Please note that Mommsen uses the AUC chronology (Ab Urbe Condita), i.e. from the founding of the City of Rome. You can use this reference table to have the B.C. dates
From: The History of Rome, by Theodor Mommsen
Translated with the sanction of the author by William Purdie Dickson
But the authority of the Imperator was qualitatively superior to the consular-proconsular, in so far as the former was not limited as respected time or space, but was held for life and operative also in the capital;(16) as the Imperator could not, while the consul could, be checked by colleagues of equal power; and as all the restrictions placed in course of time on the original supreme official power-- especially the obligation to give place to the -provocatio- and to respect the advice of the senate--did not apply to the Imperator.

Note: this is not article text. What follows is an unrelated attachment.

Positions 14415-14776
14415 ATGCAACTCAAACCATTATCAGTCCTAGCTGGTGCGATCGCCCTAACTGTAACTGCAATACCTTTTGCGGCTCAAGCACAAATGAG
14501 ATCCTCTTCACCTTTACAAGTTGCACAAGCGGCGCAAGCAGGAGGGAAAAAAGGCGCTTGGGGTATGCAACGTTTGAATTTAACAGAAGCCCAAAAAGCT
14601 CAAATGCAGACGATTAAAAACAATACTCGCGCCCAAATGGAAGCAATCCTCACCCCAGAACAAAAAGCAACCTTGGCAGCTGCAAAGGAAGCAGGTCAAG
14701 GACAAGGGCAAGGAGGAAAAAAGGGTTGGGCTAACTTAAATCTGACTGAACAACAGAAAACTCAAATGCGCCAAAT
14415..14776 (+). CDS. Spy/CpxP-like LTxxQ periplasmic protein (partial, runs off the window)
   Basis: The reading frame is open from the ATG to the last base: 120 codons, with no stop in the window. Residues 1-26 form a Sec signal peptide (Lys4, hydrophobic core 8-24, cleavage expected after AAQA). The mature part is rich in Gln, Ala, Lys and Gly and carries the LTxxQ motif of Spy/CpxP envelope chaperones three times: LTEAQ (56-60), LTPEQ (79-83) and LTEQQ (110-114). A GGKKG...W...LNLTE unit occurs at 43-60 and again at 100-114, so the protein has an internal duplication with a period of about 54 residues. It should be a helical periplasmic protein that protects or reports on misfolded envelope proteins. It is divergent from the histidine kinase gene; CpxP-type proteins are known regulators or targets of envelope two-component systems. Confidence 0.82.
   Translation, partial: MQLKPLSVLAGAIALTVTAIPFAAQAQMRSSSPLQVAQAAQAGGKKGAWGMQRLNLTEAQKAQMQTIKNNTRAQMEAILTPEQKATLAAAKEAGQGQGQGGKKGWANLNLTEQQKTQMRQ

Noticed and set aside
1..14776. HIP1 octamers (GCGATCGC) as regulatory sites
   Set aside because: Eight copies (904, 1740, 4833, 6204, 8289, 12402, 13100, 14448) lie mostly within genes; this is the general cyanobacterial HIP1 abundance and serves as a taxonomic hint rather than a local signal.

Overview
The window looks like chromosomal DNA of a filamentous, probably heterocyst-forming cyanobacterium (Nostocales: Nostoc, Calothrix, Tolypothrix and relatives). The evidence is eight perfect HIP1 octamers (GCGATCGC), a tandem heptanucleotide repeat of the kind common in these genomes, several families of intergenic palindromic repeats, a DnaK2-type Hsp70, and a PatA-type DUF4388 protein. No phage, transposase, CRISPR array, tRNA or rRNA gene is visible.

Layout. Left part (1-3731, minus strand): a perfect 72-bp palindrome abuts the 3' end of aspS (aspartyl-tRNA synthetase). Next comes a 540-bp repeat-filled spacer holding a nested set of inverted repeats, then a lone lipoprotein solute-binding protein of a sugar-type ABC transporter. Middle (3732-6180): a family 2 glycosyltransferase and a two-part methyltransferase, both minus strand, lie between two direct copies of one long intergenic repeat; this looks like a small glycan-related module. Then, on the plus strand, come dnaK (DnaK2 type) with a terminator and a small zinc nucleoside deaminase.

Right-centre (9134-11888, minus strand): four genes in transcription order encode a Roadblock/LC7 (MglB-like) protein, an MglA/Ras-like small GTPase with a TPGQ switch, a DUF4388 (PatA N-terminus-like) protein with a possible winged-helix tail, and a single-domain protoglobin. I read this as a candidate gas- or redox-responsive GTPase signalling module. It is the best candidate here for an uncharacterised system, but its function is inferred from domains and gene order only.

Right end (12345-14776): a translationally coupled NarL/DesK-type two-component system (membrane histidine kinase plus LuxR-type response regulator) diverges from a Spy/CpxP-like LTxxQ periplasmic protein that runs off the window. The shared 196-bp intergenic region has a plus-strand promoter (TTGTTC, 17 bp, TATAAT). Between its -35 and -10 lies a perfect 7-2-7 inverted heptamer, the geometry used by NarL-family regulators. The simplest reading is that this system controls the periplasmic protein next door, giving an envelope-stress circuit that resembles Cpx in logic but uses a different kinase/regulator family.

16. When Augustus in constituting the principate resumed the Caesarian imperium, this was done with the restriction that it should be limited as to space and in a certain sense also as to time; the proconsular power of the emperors, which was nothing but just this imperium, was not to come into application as regards Rome and Italy (Staatsrecht, ii. 8 854). On this element rests the essential distinction between the Caesarian imperium and the Augustan principate, just as on the other hand the real equality of the two institutions rests on the imperfection with which even in principle and still more in practice that limit was realized.
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Reference address : https://www.ellopos.net/elpenor/rome/5-11-old-republic-new-monarchy.asp?pg=37